We also discussed a wide-ranging series of possibilities for furthering bike-community-motorist awareness, not limited to an education and registration program modeled after the LA Sheriff’s Department program that Chief McLean spearheaded when he was captain at the Alta Dena Substation. What was clear was that increased coordination and cooperation with Santa Clarita Valley BC, LA County BC, and Yield to Life were all things that the department was more than willing to commit to.
What was also clear is that Chief McLean and his department deserve praise for the way they handled an incredibly tough situation. They’re ready to move ahead. Let’s judge them not by the mistakes made by a rogue employee, but by their efforts to make Santa Paula a better place to ride … and to live.
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July 22, 2014 § 72 Comments
… makes the whole world blind.
Of course, if you saw the video put up by Santa Paula reserve police officer Laura Weintraub, you might well have gone blind with rage. Her “satire” included a diatribe against cyclists that openly condoned hitting them, and concluded with an image of one of the most horrible bike-car accidents ever photographed. She captioned the photo, “Like you never thought about it.”
The terrible swift sword of justice was quick. Santa Paula’s police chief, Steve McLean, immediately repudiated the video and placed Weintraub on administrative leave. She resigned the next day, but not before NBC News, the LA Times, Facebook, Twitter, and the Internet blew up. Outraged cyclists tracked down her phone number and threatened to kill her and dismember her body.
At 4:30 AM on Monday I woke up and checked the LA Bike Blog. Ted Rogers, who had been on top of the story from its inception, penned an insightful piece wondering if, perhaps, we’d squandered the “teachable moment” for the blood lust of watching Weintraub’s head roll. Wasn’t this, Rogers wondered, in actuality an opportunity to forge understanding?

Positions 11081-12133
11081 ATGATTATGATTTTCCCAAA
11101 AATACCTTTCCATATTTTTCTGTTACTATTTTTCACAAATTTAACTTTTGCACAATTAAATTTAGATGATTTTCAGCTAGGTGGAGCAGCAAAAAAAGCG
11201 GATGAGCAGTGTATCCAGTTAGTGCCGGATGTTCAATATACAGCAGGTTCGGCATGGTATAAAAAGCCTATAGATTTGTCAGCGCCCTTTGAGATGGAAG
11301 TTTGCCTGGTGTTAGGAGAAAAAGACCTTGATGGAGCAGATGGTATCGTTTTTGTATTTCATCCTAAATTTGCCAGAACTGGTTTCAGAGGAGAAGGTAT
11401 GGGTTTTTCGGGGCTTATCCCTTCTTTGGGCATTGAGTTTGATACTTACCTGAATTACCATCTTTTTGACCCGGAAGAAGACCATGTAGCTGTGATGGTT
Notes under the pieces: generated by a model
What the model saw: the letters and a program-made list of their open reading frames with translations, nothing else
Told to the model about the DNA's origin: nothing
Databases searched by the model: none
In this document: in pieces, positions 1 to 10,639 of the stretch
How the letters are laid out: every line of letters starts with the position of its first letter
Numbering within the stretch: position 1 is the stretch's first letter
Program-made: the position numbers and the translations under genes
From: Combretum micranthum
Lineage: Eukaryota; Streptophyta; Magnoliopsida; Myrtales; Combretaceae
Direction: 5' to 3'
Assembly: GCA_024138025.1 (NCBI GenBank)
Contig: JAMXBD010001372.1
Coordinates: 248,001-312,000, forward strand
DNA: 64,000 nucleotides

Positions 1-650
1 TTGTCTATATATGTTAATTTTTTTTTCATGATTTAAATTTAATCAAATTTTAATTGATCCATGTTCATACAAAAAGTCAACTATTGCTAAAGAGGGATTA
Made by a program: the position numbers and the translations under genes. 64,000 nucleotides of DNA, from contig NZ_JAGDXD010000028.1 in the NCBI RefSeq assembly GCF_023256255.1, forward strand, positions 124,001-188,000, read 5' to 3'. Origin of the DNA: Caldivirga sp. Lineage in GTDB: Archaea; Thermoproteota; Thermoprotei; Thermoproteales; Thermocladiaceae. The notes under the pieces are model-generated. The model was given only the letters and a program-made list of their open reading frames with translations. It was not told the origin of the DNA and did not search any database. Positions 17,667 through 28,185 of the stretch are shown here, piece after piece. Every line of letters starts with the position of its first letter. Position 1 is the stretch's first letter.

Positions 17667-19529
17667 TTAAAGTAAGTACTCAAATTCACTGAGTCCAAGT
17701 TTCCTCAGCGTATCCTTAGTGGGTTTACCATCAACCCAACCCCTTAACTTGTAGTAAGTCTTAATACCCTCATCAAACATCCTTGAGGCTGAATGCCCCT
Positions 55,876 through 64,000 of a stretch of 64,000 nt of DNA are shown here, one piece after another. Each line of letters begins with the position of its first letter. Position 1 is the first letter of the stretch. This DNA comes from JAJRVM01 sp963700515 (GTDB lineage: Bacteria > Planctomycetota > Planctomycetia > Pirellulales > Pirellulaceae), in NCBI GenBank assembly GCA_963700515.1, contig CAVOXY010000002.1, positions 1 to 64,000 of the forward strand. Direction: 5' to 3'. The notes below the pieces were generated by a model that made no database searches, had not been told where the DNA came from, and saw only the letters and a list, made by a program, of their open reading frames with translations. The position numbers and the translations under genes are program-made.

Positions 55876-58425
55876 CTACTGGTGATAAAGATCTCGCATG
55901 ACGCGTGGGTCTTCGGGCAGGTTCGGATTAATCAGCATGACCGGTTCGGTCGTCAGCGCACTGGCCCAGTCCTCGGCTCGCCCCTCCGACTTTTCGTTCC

I thought about that and emailed Chief McLean. Here’s what I said:
Hi, Chief McLean
I’m a lawyer and cycling advocate in LA, and have been working with Captain Devoren over at the Lost Hills Substation and with CHP regarding cycling safety issues on PCH.
I’ve followed the matter regarding Laura Weintraub closely, and appreciated her apology as well as your department’s swift response.
I think this matter has created a great opportunity for outreach and education. Although the video clearly offended many people, it has brought attention to the conflict between cyclists and motorists in Ventura County and the need for better relationships on all sides.
If you have some time today I’d be more than happy to call and talk about some ways that we can turn this into a win-win situation for your department, for cyclists, and for motorists in Santa Paula.
Later that morning I phoned Chief McLean, and was surprised when he took the call personally. I’ve dealt with law enforcement in many adversarial situations, and fully expected McLean to be defensive and skeptical regarding my motives. He was nothing of the kind. To the contrary, when I suggested a meeting with representatives from LA County Bicycle Coalition and Ventura County cycling advocates in order to explore ways that we could provide outreach and education opportunities to the police department, he said this: “I would very much like to have such a meeting, and sooner rather than later.”
After a phone call to Eric Bruins of LACBC, we were able to set up a meeting for this coming Friday. The idea is to bring cycling safety issues to the forefront and to combat some of the most common motorist prejudices as expressed by Weintraub in her video: that cyclists are a nuisance, that their lives don’t really “count,” that people who look different deserve persecution, and that cyclists don’t really belong on the roads.
My conversation with Chief McLean convinced me that the views of Weintraub are not the views of the department. It is regularly involved with pro-cyclist activities, not least of which included acting as a host city for the 2014 Amgen Tour of California. With regard to education regarding cyclist safety issues, the new 3-foot passing law that goes into effect in September, and some of the more technical aspects of cycling law such as CVC 21202, we now have a great opportunity to provide education and outreach to law enforcement in an area heavily frequented by cyclists.
Our biggest challenge in Southern California, which is the epicenter of American car culture, isn’t how to demonize our opponents, although I’ve been known to lob my fair share of Molotovs at aggressive cagers. Our real challenge is getting law enforcement and the community to recognize and accept our right to be on the road. The city of Santa Paula’s police department seems ready to meet that challenge head on, and for that they deserve our respect.